# GiveWell’s money moved and web traffic in 2014

This is the final post (of six) we have made focused on our self-evaluation and future plans.

This post lays out highlights from our metrics report for 2014. For more detail, see our full metrics report (PDF). Note, we report on “metrics years” that run from February – January; for example, our 2014 data cover February 1, 2014 through January 31, 2015.

1. In 2014, GiveWell influenced charitable giving in several ways. The following table summarizes the money that were able to track.

2. In 2014, GiveWell tracked $27.8 million in money moved to our recommended charities, about 60% more than in 2013. This total includes$14.8 million from Good Ventures (up from $9.3 million) and$13.0 million from other donors (up from $8.2 million). 3. As part of our work on the Open Philanthropy Project, we advised Good Ventures to make grants totaling$8.1 million (this was in addition to Good Ventures’ support for our top charities and standout charities). In addition, the Laura and John Arnold Foundation provided a commitment of up to $6 million to the Meta-Research Innovation Center at Stanford after we connected these organizations. 4. Our total expenses were$1.8 million in 2014. We estimate that about half supported our traditional top charity work and about half supported the Open Philanthropy Project. Our expenses increased from about $960,000 in 2013 and about$560,000 in 2012 as the size of our staff grew.
5. Our four top charities received the majority of the $28.1 million tracked to our recommended charities. Our four standout charities received about$1.7m total (mostly from Good Ventures).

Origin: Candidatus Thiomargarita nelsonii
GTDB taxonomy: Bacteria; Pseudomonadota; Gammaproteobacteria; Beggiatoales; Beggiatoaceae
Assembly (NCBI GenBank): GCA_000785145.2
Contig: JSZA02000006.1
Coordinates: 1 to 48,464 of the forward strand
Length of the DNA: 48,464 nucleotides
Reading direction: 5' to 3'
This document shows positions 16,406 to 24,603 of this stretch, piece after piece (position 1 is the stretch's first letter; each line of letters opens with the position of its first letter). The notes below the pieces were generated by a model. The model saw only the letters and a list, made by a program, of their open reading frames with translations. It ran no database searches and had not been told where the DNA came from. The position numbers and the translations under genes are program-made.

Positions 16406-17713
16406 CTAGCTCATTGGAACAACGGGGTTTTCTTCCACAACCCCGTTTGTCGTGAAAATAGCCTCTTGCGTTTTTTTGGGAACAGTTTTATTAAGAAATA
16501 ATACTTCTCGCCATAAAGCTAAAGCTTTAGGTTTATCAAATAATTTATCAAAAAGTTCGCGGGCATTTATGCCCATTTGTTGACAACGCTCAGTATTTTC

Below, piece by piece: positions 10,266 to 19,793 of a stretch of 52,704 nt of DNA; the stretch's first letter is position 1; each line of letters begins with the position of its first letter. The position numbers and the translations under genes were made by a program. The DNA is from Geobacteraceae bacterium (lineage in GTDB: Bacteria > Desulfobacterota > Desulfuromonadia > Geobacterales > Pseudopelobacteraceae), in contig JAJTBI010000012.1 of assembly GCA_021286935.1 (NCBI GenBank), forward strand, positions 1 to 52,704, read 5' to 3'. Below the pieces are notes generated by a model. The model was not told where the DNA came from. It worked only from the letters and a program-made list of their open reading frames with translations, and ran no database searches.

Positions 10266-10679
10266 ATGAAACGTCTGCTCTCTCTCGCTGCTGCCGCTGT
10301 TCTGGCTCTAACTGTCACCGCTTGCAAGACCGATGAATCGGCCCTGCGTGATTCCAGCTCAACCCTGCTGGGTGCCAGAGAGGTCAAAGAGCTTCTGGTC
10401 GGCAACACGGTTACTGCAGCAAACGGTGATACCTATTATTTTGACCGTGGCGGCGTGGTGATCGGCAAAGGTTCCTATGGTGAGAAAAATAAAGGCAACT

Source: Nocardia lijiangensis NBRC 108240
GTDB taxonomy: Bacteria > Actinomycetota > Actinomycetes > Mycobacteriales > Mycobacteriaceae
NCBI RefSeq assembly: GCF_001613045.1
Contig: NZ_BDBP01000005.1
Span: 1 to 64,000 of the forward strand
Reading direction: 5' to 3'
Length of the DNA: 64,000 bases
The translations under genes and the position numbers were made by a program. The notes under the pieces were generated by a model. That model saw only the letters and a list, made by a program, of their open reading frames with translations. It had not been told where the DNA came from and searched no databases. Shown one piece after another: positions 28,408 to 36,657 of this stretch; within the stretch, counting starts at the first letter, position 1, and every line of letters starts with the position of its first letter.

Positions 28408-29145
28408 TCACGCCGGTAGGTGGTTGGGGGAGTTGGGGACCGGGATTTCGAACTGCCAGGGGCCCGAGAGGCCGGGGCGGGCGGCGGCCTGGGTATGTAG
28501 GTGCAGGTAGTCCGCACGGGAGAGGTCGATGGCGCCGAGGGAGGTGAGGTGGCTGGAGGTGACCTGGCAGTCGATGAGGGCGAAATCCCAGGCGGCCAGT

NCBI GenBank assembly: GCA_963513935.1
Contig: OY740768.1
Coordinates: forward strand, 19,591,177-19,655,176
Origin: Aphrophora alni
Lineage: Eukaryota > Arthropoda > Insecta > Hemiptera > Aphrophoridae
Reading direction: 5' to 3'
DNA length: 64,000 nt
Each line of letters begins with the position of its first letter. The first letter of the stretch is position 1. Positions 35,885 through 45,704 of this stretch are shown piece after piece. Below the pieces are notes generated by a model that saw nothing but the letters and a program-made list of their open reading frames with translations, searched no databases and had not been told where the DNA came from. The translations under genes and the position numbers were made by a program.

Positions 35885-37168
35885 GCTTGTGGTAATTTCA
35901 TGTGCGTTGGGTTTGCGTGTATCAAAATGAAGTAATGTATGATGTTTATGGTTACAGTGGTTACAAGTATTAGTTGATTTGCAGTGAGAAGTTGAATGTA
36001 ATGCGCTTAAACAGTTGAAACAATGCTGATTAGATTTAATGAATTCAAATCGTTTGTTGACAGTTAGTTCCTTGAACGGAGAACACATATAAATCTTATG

6. In 2014, the number of donors and amount donated increased across each donor size category. Last year, we discussed a substantial decrease among the largest donors from 2012, which we expected might be somewhat temporary. While that category rebounded strongly, it was driven by donors who gave $50,000 or more to our recommended charities for the first time. 7. In 2014, the total number of donors giving to our recommended charities or to GiveWell unrestricted did not grow significantly (up 9% to about 9,300). This is largely due to many new donors in 2013 (particularly donors who gave less than$1,000) not giving again in 2014.

Our retention was stronger among donors who gave larger amounts or who first gave to our recommendations prior to 2013. Of larger donors (those who gave $10,000 or more in either of the last two years), about 80% who gave in 2013 gave again in 2014. 8. Prior to 2013, GiveWell relied on a small number of donors to provide unrestricted support for our operations. Over the last two years, we’ve asked donors for more operational support. In 2014, we raised$3.0 million, up from $1.8 million in 2013 and$0.8 million in 2012. Four institutions and the nine largest individual donors contributed about 75% of GiveWell’s funding in 2014.